Housing values continued to rise through the first month of 2021 with CoreLogic's national home value index up 0.9% over the month. The January movement takes Australian home values to a fresh record high. Housing values have surpassed pre-COVID levels by 1.0%, and the index is 0.7% higher than the previous October 2017 peak.
Every capital city and broad rest-of-state region recorded a rise in housing values over the month, ranging from a 2.3% surge across Darwin to a relatively mild 0.4% rise in Sydney and Melbourne.
Continuing a trend that became evident early in the pandemic, regional housing values rose at more than twice the pace of the capital city markets. CoreLogic's combined regionals index was up 1.6% over the month, while capital city values were 0.7% higher. Since the onset of COVID-19 in March last year, regional housing values have surged 6.5% higher while capital city housing values are down -0.2% over the same time frame.
The largest states are seeing regional home values rising at more than three times the pace of their capital city counterparts. Home values across Regional Victoria and Regional New South Wales rose 1.6% and 1.5% respectively in January compared with a 0.4% increase in home values across Melbourne and Sydney.
According to CoreLogic's research director, Tim Lawless, the divergence between metro and regional housing demand in New South Wales and Victoria is more substantial than in other states. "Internal migration data shows more people are leaving Sydney and Melbourne for regional areas, resulting in a transition of activity from the metro regions to the outer fringe and regional markets. This demographic trend is further compounded by the demand shock of stalled overseas migration. As Melbourne and Sydney historically receive the vast majority of overseas migrants, these metro areas have been the hardest hit by this demand shock."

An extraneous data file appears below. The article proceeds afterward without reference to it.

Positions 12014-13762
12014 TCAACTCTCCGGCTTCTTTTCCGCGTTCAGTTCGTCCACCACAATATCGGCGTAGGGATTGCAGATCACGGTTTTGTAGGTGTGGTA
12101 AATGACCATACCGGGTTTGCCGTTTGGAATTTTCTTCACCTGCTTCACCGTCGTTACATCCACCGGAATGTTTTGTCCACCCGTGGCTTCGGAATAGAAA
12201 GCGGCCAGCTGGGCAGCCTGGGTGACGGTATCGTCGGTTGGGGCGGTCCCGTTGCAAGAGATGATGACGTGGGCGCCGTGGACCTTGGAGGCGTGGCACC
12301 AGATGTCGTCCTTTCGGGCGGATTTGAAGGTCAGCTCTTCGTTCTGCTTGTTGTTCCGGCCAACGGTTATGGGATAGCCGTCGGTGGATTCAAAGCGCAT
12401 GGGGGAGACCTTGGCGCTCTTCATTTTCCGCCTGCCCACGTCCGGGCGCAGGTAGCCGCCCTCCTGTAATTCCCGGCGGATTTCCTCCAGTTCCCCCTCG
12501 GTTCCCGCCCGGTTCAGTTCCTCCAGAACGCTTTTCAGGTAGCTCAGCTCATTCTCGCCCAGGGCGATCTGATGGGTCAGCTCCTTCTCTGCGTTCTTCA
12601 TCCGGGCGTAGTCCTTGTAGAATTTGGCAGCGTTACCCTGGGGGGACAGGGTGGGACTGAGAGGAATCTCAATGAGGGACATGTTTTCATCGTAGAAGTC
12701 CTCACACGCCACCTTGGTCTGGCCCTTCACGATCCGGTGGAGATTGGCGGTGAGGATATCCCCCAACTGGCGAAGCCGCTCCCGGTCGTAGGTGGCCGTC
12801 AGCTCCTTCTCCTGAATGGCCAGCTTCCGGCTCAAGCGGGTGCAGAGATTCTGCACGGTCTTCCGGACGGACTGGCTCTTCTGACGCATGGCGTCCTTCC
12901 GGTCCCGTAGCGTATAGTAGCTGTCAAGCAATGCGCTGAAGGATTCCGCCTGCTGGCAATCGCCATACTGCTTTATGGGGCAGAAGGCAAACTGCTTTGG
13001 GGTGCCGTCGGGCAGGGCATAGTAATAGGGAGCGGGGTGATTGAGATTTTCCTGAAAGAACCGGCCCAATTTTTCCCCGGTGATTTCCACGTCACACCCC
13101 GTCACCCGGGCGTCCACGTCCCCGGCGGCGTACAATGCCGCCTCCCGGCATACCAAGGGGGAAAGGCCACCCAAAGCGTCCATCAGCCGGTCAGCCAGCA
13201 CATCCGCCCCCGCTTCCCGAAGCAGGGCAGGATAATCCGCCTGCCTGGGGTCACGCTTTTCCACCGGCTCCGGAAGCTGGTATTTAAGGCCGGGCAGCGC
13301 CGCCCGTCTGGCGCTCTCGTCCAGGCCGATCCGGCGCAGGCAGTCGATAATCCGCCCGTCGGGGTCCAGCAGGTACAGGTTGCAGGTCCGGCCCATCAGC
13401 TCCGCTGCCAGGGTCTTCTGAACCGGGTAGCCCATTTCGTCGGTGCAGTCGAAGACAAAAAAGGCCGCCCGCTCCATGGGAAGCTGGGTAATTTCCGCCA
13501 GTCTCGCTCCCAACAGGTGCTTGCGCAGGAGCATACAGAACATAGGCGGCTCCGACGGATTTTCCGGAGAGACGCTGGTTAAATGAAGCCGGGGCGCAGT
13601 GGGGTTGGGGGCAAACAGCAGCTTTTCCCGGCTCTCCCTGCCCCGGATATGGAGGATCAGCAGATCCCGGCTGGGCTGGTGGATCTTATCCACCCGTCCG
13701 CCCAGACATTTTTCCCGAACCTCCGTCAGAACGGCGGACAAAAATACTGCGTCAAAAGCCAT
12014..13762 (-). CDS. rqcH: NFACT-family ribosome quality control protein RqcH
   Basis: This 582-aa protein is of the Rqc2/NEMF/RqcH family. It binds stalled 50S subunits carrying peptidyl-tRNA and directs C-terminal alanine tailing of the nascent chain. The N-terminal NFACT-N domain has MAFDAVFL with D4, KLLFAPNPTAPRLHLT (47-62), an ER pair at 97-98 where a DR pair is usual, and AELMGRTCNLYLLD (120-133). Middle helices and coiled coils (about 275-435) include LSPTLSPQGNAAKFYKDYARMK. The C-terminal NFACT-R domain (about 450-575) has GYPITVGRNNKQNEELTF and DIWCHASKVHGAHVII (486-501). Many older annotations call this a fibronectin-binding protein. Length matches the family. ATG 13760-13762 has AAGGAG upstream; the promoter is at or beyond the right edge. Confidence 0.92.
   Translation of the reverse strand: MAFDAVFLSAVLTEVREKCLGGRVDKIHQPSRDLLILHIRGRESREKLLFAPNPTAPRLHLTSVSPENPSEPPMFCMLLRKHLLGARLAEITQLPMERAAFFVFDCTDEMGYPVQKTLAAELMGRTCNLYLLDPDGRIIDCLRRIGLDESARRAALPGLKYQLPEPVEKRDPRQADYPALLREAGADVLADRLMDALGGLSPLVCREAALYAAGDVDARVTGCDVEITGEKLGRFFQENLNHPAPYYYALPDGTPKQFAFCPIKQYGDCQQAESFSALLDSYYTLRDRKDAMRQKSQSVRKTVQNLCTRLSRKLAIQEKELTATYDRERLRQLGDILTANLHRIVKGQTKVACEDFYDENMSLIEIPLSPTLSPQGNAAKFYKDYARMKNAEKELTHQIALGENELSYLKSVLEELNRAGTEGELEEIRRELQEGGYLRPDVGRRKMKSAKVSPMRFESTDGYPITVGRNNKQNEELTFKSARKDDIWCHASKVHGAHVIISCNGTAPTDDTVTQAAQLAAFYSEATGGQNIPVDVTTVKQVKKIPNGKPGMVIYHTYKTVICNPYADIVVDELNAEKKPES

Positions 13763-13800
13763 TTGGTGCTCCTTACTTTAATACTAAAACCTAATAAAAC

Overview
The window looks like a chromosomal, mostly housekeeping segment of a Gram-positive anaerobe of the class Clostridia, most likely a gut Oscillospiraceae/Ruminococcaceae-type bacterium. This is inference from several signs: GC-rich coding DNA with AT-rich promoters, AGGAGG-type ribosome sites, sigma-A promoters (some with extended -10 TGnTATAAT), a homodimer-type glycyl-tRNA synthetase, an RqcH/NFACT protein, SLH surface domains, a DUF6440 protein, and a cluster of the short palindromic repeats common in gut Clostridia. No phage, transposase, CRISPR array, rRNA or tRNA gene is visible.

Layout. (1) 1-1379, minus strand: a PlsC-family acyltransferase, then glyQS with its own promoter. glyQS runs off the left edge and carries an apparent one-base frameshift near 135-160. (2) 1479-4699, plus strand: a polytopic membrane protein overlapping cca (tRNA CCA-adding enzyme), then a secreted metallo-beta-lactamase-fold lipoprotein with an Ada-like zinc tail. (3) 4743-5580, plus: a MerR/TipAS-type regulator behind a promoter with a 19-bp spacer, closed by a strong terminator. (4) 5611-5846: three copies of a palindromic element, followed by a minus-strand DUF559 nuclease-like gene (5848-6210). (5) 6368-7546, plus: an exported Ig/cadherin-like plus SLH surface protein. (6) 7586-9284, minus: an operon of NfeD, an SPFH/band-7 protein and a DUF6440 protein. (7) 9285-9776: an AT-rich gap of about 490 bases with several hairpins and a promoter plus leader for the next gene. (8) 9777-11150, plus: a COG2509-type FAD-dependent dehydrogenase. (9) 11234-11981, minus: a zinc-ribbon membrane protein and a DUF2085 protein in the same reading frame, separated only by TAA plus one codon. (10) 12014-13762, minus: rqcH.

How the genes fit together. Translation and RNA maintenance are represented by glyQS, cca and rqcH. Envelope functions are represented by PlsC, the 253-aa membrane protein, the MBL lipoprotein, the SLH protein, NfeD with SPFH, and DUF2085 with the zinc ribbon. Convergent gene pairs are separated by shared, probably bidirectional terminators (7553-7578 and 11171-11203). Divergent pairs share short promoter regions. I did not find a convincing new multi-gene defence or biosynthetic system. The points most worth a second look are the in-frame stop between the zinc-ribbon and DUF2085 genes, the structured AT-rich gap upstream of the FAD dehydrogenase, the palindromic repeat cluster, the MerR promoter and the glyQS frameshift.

"Better housing affordability, an opportunity for a lifestyle upgrade and lower density housing options are other factors that might be contributing to this trend, along with the new found popularity of remote working arrangements."
Another broad trend that is becoming increasingly evident is the outperformance of houses over units. At a national level, house values have risen by 3.5% over the past six months while unit values are unchanged. More recently, the past three months has seen every capital city record a stronger result for houses over units.
"Demand for units has diminished through COVID-19 amidst record low levels of investor participation and changing living preferences. At the same time supply levels are heightened in some precincts. While demand and supply remain imbalanced we are likely to see units continue to underperform relative to detached housing markets," Mr Lawless said.
The rental market dynamic has changed substantially through COVID but there are some early signs that weakness across the unit sector is starting to level out, if not turn around.
Rental demand has transitioned towards detached and lower density housing markets since the pandemic, partly reflecting the disruption to rental demand from overseas migration, but also the stress of changed working conditions, caused by COVID restrictions, in industry sectors that are traditionally more aligned with rental demand. Additionally, with more people working from home, demand for larger housing options has lifted.
Unit rents in Melbourne and Sydney are down 7.8% and 5.6% respectively over the past year, but in some positive news for landlords, the rate of decline is easing across these markets; in fact Sydney unit rents posted the first month-on-month rise in January (+0.8%) since March last year and Melbourne unit rents held firm over the month. Unit rents across Brisbane and Hobart have also been on a downwards trajectory through COVID, however recent months have shown a similar trend of rising rents as conditions start to stabilise.
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